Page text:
dubious about this bit
"Fault tolerant servers are distinct from the more popular clusters in that they are two completely mirrored systems running two copies of an operating system and their applications are kept in absolute lockstep by a chipset and electronics in Intel's Xeon chips."
Unless someone corrects me, I don't buy this. Unless you could guarantee absolutely identical memory access patterns then there will be variations in cache access which will lead to different levels of cache being accessed which, given the huge differences in access time of different cache levels, would cause the system to run at the speed of the slowest - which could be very slow.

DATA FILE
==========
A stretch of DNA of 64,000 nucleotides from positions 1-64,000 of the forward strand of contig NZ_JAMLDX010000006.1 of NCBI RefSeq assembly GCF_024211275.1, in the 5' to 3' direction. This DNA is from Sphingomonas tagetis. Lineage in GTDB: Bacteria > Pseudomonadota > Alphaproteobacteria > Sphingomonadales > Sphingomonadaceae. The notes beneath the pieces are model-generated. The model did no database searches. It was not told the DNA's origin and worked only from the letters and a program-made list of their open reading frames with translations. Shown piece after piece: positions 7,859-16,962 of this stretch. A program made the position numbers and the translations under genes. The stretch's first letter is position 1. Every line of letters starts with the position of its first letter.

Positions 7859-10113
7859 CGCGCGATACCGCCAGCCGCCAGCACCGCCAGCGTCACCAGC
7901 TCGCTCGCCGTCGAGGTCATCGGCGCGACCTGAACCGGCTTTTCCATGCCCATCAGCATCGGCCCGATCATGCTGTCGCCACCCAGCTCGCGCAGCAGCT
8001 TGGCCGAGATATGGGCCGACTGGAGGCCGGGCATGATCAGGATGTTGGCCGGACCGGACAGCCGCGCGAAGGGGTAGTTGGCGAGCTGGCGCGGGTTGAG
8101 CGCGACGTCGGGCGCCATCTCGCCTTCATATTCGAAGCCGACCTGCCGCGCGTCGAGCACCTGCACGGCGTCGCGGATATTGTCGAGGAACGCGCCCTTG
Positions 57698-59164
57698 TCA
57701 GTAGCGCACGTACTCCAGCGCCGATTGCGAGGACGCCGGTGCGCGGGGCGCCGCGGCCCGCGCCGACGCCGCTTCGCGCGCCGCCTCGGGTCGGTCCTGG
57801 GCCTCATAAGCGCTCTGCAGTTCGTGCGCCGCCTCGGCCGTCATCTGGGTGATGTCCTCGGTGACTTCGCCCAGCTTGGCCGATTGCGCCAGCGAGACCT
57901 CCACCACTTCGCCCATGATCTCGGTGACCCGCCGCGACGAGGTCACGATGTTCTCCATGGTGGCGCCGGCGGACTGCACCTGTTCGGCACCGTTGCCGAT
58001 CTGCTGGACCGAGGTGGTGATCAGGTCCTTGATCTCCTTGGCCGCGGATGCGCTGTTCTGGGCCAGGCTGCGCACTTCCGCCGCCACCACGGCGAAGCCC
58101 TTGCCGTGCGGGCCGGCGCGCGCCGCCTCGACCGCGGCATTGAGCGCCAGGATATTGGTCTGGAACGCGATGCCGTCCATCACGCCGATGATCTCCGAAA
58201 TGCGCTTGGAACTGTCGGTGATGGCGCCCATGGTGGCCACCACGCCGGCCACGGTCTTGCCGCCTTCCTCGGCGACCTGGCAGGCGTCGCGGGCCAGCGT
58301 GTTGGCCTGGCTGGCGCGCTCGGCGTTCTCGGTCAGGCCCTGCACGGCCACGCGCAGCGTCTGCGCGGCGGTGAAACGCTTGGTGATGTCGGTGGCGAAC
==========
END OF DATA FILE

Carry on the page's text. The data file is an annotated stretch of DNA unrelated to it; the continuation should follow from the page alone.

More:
And then there's different disk access characteristics, so that even nominally identical units will have different request servicing times.
And there's interrupts. And network servicing times possibly acting as a bottleneck of different sizes per processor, moment to moment, both in network hardware differences and network load.
And then there's the circuitry on top to supposedly validate the outputs against each other (according to what, anyway, and what happens when a discrepancy is found?)
And this would be bad enough if it was multicore, single socket, but this supposed to have *dual sockets*.
I suppose big jobs will be main memory- rather than cache-bound, so that price is perhaps already paid (ie. it runs as if from main mem anyway, so cache bonus is effectively lost), but I must be missing something. Can anyone who actually knows about this stuff please enlighten me, ta.